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High frequency neural spiking and auditory signaling by ultrafast red-shifted optogenetics

May 2018. Optogenetics revolutionizes basic research in neuroscience and cell biology and bears potential for medical applications. A team of scientists from the Max Planck Institute of Biophysics, the Göttingen Campus and the Max Planck Institute for Brain Research have developed mutants leading to a unifying concept for the construction of various channelrhodopsins with fast closing kinetics. Due to different absorption maxima these channelrhodopsins allow fast neural photoactivation over the whole range of the visible spectrum. The scientists focused their functional analysis on the fast-switching, red light-activated Chrimson variants, because red light has lower light scattering and marginal phototoxicity in tissues.

The team showed paradigmatically for neurons of the cerebral cortex and the auditory nerve that the fast Chrimson mutants enable neural stimulation with firing frequencies of several hundred Hz. These Chrimson mutants drive spiking at high rates and temporal fidelity with low thresholds for stimulus intensity and duration.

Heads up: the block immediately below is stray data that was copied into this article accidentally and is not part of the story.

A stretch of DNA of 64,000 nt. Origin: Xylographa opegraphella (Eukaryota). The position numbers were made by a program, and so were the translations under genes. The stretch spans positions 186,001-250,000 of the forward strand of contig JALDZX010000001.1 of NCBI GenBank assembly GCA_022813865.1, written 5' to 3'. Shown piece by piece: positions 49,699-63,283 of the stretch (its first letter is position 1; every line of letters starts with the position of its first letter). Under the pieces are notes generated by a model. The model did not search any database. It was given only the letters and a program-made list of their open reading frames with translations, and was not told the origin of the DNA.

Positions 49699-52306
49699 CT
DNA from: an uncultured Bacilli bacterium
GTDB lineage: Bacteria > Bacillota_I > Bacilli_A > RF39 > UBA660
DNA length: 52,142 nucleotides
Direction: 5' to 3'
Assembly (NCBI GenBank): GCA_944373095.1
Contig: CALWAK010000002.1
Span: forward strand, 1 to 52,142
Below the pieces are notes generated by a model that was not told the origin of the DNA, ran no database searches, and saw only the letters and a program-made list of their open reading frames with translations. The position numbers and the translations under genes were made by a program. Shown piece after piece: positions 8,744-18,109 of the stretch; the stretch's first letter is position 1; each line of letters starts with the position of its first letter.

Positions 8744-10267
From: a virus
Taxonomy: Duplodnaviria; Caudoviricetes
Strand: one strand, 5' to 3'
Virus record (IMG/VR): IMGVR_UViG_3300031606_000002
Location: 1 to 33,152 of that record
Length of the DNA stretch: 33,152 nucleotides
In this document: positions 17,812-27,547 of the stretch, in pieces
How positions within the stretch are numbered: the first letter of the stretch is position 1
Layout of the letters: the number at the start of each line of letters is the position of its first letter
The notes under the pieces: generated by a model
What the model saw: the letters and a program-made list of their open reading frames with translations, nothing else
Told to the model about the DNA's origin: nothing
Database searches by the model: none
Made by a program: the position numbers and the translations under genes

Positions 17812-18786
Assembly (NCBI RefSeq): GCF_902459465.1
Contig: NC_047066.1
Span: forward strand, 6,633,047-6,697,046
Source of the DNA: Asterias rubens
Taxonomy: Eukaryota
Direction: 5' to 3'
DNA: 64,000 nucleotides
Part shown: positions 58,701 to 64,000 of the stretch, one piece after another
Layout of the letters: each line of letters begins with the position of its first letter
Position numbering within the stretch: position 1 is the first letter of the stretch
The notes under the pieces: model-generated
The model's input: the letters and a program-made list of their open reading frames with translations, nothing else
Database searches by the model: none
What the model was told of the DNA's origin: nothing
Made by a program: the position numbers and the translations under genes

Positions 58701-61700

Optical cochlear implants restore auditory nerve activity in deaf mice.This demonstrates that the mutants facilitate neuroscience research and future medical applications such as hearing restoration. 

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Ernst Bamberg, Max Planck Institute of Biophysics, Frankfurt/Main, Germany, tel. +49 69 6303-2000, ernst.bamberg@mpibp-frankfurt.mpg.de

Thomas Mager, David Lopez de la Morena, Verena Senn, Johannes Schlotte, Anna D´Errico, Katrin Feldbauer, Christian Wrobel, Sangyong Jung, Kai Bodensiek, Vladan Rankovic, Lorcan Browne, Antoine Huet, Josephine Jüttner, Phillip G. Wood, Johannes J. Letzkus, Tobias Moser* & Ernst Bamberg* (2018) High frequency neural spiking and auditory signaling by ultrafast red-shifted optogenetics. Nature Communications 9, Article number 1750, published online 1 May 2018, doi:10.1038/s41467-018-04146-3